Did you know there are some moms that feel so strongly about not vaccinating their children that they're willing to go to jail over it? Michigan mom Rebecca Bredow is one of those moms.
Bredow, who lives in a Detroit suburb, has been in a heated custody battle with her ex-husband, James Horne. One of the points of contention has been her refusal to vaccinate their 9-year-old son. Last November, Horne was able to get an Oakland County court to side with him and order Bredow to have their son vaccinated.
Regardless of the court order, Bredow seems determined to stand her ground. “I can’t give in against my own religious belief,” she told The Washington Post. “This is about choice. This is about having my choices as a mother to be able to make medical choices for my child.”
She has until Wednesday of this week to get her son vaccinated or face jail time. “Most likely, I’ll be going to jail on Wednesday,” she said.
When Bredow and Horne were still together, they had agreed to space out their son’s vaccinations. Initially, the plan was to delay their son’s vaccines for three months after he was born in 2008. The couple split up shortly after, but then, according to Bredow, in 2010, they both agreed to stop vaccinating their son—and he's never received any more since then.
Apparently, Horne is no longer on board with that decision.
"Now I have four and a half business days ... to fully vaccinate, they want me to bring him up to the fullest extent medically allowed, which would be up to eight vaccines, in one dose," Bredow told ABC News. "And this is supposed to be done before 9 a.m. on Wednesday."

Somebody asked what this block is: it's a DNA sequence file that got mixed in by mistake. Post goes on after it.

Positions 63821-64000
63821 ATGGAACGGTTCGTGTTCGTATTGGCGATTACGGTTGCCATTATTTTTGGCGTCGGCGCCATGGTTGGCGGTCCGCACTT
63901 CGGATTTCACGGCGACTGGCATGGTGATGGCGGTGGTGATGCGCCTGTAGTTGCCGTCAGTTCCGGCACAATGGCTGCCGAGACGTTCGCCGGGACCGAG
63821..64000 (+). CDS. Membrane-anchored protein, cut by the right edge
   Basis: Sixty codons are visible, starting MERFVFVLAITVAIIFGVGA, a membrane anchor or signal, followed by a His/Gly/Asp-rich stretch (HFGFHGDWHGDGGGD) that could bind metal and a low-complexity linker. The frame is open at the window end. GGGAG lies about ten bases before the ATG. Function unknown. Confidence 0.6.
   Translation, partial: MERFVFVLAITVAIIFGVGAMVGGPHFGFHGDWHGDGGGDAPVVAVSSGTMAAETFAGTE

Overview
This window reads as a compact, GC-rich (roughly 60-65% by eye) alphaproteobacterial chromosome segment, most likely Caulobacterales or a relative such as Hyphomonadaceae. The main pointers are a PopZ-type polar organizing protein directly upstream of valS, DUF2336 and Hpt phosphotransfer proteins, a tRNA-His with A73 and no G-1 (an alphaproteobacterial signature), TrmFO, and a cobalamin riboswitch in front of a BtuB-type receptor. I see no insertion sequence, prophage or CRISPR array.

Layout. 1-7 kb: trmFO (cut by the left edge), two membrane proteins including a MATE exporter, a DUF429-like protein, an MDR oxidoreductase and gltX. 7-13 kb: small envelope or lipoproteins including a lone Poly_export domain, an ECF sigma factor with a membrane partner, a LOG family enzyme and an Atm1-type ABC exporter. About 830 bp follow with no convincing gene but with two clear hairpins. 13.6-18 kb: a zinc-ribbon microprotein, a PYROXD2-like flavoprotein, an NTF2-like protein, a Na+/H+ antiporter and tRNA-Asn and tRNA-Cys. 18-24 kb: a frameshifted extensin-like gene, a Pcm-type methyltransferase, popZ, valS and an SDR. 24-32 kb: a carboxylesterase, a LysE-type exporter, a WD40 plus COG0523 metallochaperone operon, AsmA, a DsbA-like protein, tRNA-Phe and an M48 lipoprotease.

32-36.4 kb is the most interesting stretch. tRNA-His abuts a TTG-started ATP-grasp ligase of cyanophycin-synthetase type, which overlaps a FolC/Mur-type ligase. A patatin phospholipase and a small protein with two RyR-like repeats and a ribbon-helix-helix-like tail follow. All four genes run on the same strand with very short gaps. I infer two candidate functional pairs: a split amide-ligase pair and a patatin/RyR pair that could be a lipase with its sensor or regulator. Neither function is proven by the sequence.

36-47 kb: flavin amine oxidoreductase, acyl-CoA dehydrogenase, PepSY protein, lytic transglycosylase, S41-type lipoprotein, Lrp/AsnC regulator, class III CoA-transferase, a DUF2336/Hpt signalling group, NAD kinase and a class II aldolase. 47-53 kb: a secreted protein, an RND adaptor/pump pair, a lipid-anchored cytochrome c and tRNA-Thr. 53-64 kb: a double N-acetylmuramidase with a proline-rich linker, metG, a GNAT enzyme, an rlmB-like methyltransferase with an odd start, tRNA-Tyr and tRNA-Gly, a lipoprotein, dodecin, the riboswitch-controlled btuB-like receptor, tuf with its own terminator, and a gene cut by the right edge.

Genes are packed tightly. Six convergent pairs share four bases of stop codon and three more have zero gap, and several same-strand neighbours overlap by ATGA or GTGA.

As their son's primary caregiver, Bredow is worried that should he suffer from a vaccine injury, she would have to be the one to deal with the consequences.
Although the American Academy of Pediatrics defends the safety of vaccines and adamantly stresses their importance, many states still allow for exemptions. Michigan is one of almost 20 states that allow exemptions for religious and personal reasons.
In order to get a vaccination waiver for non-medical reasons, Michigan parents or guardians who have children enrolled in public or private schools must attend a class that teaches them about diseases that vaccines can prevent. Bredow says that’s exactly what she did.
Despite what people may think, Bredow claims not to be anti-vaccines. “I choose not to vaccinate, but that's my choice," she said. “I'm not against vaccines—it's everybody's personal choice."
The main problem here seems to be that she and Horne have joint custody and Horne’s personal choice is not the same as hers.
"It is our position that this case is not truly about vaccinations," Benton G. Richardson, Horne’s lawyer told ABC News. "It is a case about Ms. Bredow refusing to comport with any number of the court's orders and actively seeking to frustrate Mr. Horne's joint legal custody rights."
It will be interesting to see if Bredow does indeed end up going to jail for refusing to vaccinate her child and how that will affect vaccination policy and its enforcement in the future.